Not surprisingly, then, institutional access was the primary explanatory variable predicting ease of access. Exponentiating the model coefficient shows that institutional access increased the odds of easy access to literature by a factor of 6.86; it would seem that affiliation with an institution with a library greatly increases the odds of easy access to scientific literature. Being male and being based in the Western Europe and Others Group were also significant predictors of ease of access (Table 1).

Respondents to our survey were based in 170 countries, allowing us to examine variation across the five United Nations regional socio-geographical groupings. Nearly half of respondents belonged to the Western Europe and Others Group (Fig. 4). The two socio-geographic areas with the greatest difficulty in obtaining scientific literature were Africa and Eastern Europe, with 63% of respondents from Africa and 57% of respondents from Eastern Europe reporting that accessing scientific literature as not easy or not at all easy (Fig. 5). Not surprisingly, these two regions also reported the least online institutional access to scientific literature (Fig. 6). This supports our model findings that being based in a country in the Western Europe and Others group as opposed to one in Africa increased the odds of easy access by a factor of 1.73, as shown by exponentiating the region coefficient (Table 2). Other regions were not significant predictors. A Tukey’s post hoc test showed regional differences between Africa and Western Europe and Others (p = 0.005), but no significant differences between all other pairwise combinations of regions (Table 3).

Survey respondents grouped by region (n = 2, 254).

Figure 4: Survey respondents grouped by region (n = 2, 254).

Levels of ease of access to scientific literature for IUCN-related work among respondents from the five UN regions (n = 1, 982).

Figure 5: Levels of ease of access to scientific literature for IUCN-related work among respondents from the five UN regions (n = 1, 982).

Levels of reported online institutional access to scientific literature among respondents from the five UN regions (n = 1, 982).

Figure 6: Levels of reported online institutional access to scientific literature among respondents from the five UN regions (n = 1, 982).

Table 3:
Tukey post hoc contrasts between regions.
Contrast Est. Std.Err. z p
Asia-Pacific - Africa 0.2610 0.1819 1.4350 0.5891
Eastern Europe - Africa 0.2267 0.2729 0.8310 0.9161
Latin America and Caribbean - Africa 0.1824 0.1940 0.9400 0.8739
Western Europe and Others - Africa 0.5467 0.1587 3.4450 0.0048
Eastern Europe - Asia Pacific −0.0344 0.2620 −0.1310 0.9999
Latin America and Caribbean - Asia-Pacific −0.0786 0.1781 −0.4410 0.9915
Western Europe and Others - Asia Pacific 0.2857 0.1388 2.0580 0.2259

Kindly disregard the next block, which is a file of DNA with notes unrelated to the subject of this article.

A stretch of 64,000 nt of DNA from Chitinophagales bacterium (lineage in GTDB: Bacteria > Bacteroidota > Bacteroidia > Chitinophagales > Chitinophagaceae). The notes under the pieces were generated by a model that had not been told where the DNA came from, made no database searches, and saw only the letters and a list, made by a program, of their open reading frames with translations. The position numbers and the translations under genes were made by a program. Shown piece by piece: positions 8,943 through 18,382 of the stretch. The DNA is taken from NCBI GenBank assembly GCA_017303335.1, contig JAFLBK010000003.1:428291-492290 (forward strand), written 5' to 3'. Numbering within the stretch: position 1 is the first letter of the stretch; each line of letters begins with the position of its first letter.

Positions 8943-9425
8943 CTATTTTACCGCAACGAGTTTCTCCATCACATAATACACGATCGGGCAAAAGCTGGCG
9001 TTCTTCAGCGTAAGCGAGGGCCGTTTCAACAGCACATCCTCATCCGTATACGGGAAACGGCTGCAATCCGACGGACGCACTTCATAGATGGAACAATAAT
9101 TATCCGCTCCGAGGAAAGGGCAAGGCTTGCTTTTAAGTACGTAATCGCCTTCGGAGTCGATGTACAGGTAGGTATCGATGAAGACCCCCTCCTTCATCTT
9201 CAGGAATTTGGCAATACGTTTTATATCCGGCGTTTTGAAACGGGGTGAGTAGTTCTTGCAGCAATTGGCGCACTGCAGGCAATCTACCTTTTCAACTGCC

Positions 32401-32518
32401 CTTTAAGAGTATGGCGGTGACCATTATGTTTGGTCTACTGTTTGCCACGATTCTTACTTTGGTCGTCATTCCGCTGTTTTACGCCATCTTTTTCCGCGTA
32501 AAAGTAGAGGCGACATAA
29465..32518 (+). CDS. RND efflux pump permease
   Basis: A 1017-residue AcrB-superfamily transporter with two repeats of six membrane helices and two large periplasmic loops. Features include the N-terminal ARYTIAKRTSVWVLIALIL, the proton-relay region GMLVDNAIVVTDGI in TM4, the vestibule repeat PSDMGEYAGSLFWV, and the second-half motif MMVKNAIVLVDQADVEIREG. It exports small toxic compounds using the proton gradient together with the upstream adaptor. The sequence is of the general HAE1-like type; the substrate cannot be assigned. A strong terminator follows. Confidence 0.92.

Latin America and Caribbean - Eastern Europe −0.0442 0.2698 −0.1640 0.9998
Western Europe and Others - Eastern Europe 0.3200 0.2458 1.3020 0.6759
Western Europe and Others - Latin America and Caribbean 0.3643 0.1519 2.3990 0.1081
DOI: 10.7717/peerj.9404/table-3

Notes:

Bold styling indicated rows that were significant at a p value of less than 0.05.

More than twice as many men (1,556 respondents) as women (710 respondents) took the survey. Of the 604 female respondents to the question about institutional access, 52% reported having institutional access, compared to 54% of the 1,387 male respondents to this question. When all other factors were held constant, our final model predicts that men have higher odds of easy access than women, at an odds ratio of 1.38 (Table 2). Interactions between gender, region, and institutional access were not significant, so there is not strong evidence for co-variation between gender and other variables in the model. However, the number of male and female respondents could potentially impact the interpretation of the sex effect if they don’t appropriately reflect the population.

Overall, 1,738 of our survey respondents reported being a member of one (or more) of IUCN’s six expert Commissions. By taking Commission membership as a proxy for discipline specialisation, we examined variation across thematic issues in conservation. (This approach excludes the 547 respondents who do not belong to any Commission). Numbers of responses mirrored the size of each of the six Commissions. Overall, membership in a particular Commission did not emerge as a significant predictor of ease of access in our model. Institutional access to the scientific literature did vary though, from 60% among those whose specialisation includes environmental law to 42% among those whose expertise includes protected areas (Table 4).